Cauliflower Crust Pizza
Bourbon Rhubarbeque Sauce
Colleen Kachmann is a certified integrative nutrition health coach and author of Life Off the Label: A Handbook for Creating Your Own Brand of Health and Happiness. See more at colleenkachmann.com
In a large sauce pan, combine rhubarb and strawberries. Add just enough water to cover. Boil uncovered for 8-10 minutes. Use a colander to drain. (Option: If you don't mind a thinner sauce, retain the water and the nutrients.)
Mash or blend the mixture. Return to the sauce pan.
Add remaining ingredients to blender. Blend on high. Add to sauce pan.
Combine ingredients and simmer for 8-10 minutes. (Note: simmer for 30 minutes if adding sauce directly to food so the alcohol cooks off and no one gets drunk.)
Use as you would a traditional barbeque sauce. Grill meat, veggies, tofu or tempeh, make sloppy joes or use for stir-fry's.
- Rhubarb stalks vary from red to pink and may also be speckled or green. This does not indicate ripeness. Choose stalks that are free of blemishes, crisp and fresh-looking. Smaller diameter stalks are younger and generally more tender, but if you're cooking them, thick (mature) stalks are fine.
- Limp or split stalks usually mean rhubarb isn't fresh or hasn't been stored properly.
- Rhubarb leaves are toxic and should not be consumed. (Unlike beet greens and carrot tops, these go directly to the compost pile!)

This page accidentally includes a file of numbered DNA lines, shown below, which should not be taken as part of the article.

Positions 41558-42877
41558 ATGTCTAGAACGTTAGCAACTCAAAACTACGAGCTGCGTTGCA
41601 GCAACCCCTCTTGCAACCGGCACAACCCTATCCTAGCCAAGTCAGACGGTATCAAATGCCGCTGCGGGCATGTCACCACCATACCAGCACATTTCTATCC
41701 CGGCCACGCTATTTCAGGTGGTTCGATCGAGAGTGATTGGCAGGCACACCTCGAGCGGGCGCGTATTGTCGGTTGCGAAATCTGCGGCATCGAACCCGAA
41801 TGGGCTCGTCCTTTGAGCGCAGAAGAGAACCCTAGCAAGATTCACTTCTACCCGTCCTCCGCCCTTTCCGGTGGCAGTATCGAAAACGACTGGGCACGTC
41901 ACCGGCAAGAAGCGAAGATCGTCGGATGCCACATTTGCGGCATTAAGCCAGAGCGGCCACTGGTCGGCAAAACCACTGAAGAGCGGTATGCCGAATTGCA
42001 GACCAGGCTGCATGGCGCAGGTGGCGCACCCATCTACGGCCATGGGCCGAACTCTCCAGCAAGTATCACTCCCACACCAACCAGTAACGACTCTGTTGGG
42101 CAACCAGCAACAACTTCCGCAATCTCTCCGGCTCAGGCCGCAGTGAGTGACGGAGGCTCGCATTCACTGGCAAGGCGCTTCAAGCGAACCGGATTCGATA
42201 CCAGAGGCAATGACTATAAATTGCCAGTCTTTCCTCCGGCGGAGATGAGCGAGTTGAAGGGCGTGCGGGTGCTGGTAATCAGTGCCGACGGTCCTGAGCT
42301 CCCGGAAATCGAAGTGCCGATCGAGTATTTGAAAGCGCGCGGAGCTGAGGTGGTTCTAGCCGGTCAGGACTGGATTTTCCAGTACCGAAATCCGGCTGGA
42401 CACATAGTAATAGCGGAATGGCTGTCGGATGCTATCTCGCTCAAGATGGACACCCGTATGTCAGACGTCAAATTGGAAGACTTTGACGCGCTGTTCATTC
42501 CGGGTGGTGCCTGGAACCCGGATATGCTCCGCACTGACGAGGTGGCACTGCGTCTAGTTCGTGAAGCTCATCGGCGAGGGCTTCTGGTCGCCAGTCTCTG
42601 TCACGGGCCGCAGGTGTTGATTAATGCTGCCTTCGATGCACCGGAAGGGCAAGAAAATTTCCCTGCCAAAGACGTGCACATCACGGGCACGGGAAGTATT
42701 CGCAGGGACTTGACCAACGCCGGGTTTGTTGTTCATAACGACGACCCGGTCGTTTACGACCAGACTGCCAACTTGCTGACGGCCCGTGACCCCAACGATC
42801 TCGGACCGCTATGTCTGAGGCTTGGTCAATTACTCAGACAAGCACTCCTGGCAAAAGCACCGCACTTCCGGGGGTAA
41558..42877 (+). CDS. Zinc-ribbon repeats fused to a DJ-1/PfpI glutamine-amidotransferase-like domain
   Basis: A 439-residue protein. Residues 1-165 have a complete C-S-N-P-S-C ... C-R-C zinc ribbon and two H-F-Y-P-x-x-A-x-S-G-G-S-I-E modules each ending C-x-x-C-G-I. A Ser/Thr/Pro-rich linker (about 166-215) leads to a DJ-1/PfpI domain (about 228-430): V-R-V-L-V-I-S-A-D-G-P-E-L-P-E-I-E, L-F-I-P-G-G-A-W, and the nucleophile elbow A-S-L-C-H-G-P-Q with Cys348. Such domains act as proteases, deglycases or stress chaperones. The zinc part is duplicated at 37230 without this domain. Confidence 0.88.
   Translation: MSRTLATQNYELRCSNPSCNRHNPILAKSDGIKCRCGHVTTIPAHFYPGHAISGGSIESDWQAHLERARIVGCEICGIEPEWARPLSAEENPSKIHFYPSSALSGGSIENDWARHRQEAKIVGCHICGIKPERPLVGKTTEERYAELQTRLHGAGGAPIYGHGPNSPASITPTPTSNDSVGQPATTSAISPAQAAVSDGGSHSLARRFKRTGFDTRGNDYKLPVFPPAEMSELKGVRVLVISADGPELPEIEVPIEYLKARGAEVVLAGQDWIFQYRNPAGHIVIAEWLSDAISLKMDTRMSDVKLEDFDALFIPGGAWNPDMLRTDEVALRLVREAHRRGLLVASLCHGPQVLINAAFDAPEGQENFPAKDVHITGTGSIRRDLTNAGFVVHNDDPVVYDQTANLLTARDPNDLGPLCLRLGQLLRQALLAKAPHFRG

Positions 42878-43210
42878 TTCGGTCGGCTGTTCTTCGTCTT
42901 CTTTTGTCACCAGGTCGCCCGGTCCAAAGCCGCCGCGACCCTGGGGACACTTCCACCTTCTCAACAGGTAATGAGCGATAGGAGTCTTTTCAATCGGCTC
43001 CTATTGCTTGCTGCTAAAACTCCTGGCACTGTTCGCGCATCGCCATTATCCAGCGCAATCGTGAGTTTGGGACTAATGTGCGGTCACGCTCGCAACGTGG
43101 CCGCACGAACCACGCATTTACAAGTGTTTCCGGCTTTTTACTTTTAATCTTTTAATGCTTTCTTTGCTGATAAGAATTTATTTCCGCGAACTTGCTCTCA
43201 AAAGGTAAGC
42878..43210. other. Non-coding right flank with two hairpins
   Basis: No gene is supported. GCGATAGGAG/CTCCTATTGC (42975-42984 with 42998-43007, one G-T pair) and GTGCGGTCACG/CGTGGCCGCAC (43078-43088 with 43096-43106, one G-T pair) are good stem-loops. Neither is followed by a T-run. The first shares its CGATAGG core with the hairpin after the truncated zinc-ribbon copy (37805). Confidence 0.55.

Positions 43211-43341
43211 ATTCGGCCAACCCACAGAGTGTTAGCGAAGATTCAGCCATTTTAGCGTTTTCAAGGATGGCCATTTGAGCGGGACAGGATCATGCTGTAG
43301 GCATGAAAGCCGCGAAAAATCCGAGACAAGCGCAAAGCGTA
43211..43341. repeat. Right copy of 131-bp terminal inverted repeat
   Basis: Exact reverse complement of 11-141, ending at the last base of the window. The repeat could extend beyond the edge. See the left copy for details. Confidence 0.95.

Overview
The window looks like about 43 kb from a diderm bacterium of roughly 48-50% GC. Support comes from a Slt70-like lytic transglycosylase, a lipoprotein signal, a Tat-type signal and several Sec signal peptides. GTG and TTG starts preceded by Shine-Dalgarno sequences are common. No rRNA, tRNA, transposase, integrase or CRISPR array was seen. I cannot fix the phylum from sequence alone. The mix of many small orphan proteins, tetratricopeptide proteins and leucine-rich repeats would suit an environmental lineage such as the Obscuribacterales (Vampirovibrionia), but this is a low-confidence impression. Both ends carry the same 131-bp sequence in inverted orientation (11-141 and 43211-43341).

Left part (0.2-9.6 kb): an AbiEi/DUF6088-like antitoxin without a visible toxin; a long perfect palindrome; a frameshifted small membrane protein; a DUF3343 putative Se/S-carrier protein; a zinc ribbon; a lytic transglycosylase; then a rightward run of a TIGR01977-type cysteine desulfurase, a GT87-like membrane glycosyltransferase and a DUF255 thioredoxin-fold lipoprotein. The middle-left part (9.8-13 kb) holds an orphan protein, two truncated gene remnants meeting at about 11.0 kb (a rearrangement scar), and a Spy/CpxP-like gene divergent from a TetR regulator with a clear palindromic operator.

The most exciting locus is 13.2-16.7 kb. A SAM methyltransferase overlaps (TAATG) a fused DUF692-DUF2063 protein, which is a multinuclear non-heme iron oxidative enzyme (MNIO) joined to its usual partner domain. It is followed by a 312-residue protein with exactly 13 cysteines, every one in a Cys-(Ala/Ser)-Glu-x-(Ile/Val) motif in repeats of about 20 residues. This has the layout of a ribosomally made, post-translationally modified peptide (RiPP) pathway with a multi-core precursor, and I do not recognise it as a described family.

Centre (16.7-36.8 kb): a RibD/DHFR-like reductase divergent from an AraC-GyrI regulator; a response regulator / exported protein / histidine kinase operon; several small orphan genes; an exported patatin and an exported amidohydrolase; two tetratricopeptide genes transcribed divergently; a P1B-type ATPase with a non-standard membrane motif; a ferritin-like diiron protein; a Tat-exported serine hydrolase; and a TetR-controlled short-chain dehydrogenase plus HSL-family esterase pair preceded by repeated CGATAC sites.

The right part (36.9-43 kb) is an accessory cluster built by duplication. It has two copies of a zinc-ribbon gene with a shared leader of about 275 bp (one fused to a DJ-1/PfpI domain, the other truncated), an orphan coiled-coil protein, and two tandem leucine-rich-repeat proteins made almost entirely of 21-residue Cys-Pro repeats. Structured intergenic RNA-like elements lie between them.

- Rhubarb can be eaten raw. Taste the tart!
Cauliflower crust pizza sounds like a concept better left unexplored. I’ll admit it. But when a friend made it for our family, it had a flavor that was unexpectedly remarkable. Cauliflower crust stands alone before you even add the “pizza”. But it was messy; breaking apart into gooey delicious chunks.
I researched tons of cauliflower crust pizza recipes, and they presented several challenges. They require egg and cheese. I tried substituting flax seed and vegan cheese; and was able to reproduce the flavor and texture. But the crust wasn’t something you could pick up with your hands. It was delicious and worth the effort, but I kept playing with it, eventually adding a gluten free baking mix.
I’d like to say the 3rd time was the charm, but I stopped counting after ten. But what I can say is that the hard work payed off, and I’ve got two variations of OUTSTANDING cauliflower pizza crust. Bon Appetite!
I cook everything to scale for an army, so feel free to cut this recipe in half. OR, freeze what you don’t use for easy access to future fast food.